Industrialism and Globalism both attempt to influence the Wherever, to shift the flows of Capital such that they directly benefit the domestic population.
Financialism can be coupled with any combination of those strategies — or none at all — and accelerates whatever you choose.
 For each of the commenters, if we take their only goal as Wealth-building, then my interpretation of each position is:
Government regulated healthcare is preferable to paying $108,951 for a surprise one-time trip to the hospital despite being a healthy Ironman triathlete with no pre-existing conditions
Limited immigration is preferable to competing for a job with immigrants willing to work harder and longer than the average American? (Wow there’s a lot of Google hits for “immigrants work harder”. Also, “hi!” from an immigrant!)
Maybe these commenters would disagree with my reading of their comments, but I think this is reasonable & charitable, and I can’t imagine the three of them reaching an agreement.
 As long as there are many possible products to produce profitably, the Industrialist-factory-owners are forced into competition with each other for labor. This competition creates, for perhaps the first time, a manufactured “scarcity” of domestic laborers — anyone willing to pay higher wages can shift labor allocation to his own factories. Unsurprisingly, this market power turns out to be pretty good for domestic labor, but it’s worth remembering that it’s only the competition among Industrialists with profitable factories that distinguishes the factory-laborer from the Feudal peasant. Demand for domestic labor can be capricious, moving at the whims of politics, economics, technology, and even culture.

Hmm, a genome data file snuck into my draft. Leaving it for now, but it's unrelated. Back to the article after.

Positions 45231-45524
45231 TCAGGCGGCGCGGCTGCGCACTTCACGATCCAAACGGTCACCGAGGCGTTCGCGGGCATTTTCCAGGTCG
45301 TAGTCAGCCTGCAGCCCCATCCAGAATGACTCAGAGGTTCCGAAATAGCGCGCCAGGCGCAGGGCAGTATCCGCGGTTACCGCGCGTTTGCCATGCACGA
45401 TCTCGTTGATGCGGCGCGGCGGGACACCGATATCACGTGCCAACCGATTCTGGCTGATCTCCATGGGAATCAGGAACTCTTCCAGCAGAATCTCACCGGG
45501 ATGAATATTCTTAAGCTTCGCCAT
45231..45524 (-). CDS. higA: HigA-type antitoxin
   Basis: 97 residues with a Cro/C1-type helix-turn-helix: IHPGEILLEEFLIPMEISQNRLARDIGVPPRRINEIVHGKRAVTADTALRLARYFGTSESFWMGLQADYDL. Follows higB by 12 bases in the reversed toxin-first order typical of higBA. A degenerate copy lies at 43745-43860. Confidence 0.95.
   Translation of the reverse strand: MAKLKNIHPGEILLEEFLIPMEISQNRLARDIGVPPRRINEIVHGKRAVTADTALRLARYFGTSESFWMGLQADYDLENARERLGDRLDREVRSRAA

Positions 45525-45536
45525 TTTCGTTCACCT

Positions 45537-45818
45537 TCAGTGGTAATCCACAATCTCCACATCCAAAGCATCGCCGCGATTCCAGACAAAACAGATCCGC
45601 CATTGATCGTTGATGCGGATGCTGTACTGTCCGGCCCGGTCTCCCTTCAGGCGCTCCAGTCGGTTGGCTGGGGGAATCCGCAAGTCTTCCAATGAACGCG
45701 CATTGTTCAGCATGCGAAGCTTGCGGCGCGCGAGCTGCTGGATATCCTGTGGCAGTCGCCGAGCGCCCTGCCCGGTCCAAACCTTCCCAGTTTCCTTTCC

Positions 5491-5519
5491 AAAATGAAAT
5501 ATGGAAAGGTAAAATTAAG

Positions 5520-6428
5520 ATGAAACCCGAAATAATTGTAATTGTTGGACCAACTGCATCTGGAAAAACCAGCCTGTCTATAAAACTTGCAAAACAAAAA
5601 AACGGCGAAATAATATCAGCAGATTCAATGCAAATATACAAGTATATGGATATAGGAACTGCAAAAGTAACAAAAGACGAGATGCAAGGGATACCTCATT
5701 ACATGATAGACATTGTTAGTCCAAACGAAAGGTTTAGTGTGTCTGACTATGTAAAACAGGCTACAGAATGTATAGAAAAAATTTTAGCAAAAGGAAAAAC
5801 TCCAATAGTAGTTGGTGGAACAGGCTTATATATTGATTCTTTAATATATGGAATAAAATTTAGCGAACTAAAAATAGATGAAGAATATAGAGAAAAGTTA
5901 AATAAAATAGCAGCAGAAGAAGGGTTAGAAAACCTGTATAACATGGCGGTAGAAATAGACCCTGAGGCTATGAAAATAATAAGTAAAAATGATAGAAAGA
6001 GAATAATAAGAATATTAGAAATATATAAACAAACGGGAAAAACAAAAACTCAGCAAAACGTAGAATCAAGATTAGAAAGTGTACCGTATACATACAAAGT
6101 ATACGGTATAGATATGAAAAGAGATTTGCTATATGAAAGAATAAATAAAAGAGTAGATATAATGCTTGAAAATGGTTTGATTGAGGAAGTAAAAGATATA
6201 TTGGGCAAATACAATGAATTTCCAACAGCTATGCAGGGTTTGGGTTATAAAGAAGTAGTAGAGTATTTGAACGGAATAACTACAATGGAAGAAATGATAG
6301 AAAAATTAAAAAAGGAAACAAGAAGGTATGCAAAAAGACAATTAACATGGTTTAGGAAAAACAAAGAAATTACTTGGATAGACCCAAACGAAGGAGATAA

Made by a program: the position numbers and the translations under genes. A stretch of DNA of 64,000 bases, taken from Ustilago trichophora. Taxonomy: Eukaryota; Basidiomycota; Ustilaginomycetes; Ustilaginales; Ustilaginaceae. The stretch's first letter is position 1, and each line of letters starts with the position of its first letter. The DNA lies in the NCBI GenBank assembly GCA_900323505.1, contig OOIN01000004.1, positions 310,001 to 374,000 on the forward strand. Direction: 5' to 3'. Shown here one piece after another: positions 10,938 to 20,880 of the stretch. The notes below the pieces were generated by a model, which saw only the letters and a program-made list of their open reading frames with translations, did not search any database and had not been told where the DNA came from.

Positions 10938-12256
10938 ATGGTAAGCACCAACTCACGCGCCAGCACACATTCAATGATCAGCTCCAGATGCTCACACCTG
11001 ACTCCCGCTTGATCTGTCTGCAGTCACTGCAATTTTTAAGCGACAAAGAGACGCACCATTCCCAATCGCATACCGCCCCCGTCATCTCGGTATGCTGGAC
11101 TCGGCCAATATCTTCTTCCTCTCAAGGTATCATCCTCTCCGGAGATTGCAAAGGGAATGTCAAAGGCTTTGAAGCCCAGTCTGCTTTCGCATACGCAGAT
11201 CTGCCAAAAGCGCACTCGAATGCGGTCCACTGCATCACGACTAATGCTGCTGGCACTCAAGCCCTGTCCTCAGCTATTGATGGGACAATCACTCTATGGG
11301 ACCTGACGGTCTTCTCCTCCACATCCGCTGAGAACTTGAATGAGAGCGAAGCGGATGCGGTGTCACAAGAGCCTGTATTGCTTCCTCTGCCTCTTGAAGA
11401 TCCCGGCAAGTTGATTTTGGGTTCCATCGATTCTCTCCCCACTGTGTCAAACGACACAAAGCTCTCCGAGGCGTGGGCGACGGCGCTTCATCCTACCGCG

Expanding on my reading of history & the “Industrialism playbook”:
China copied and improved South Korean Industrialism (1980)
In 1962, South Korean ruler Park Chung-hee launched the coastal port of Ulsan as a “special industrial development zone” and enacted a set of export-focused policies, attractive to foreign investment, with a currency pegged to the US dollar
Gee that sounds familiar…(Right-click on page, Translate to English, then sacrifice a goat to Google)
The tight link between economics and politics was nurtured in Korea through well-connected family-owned vertical monopolies (Chaebol)
South Korea copied and improved Japanese Industrialism (1960)
Park Chung-hee grew up under Japanese rule, quit his teaching job to enlist in the Imperial Japanese Army, and was a big fan of how rapidly Meiji Japan industrialized to compete with the West
From 1949 to 1971, the Japanese Yen was pegged to the US Dollar, which I’m told led to “Japanese exports costing too little in international markets” — hardly a problem for Japan!
Commodore Perry pried open Japan and forcibly created five cities as special economic zones from the very beginning of Japan’s industrialization
Taxes were then funneled via the Bank of Japan into the creation of domestic productive industrial capacity with a strong move away from imports (‘kokusanka’)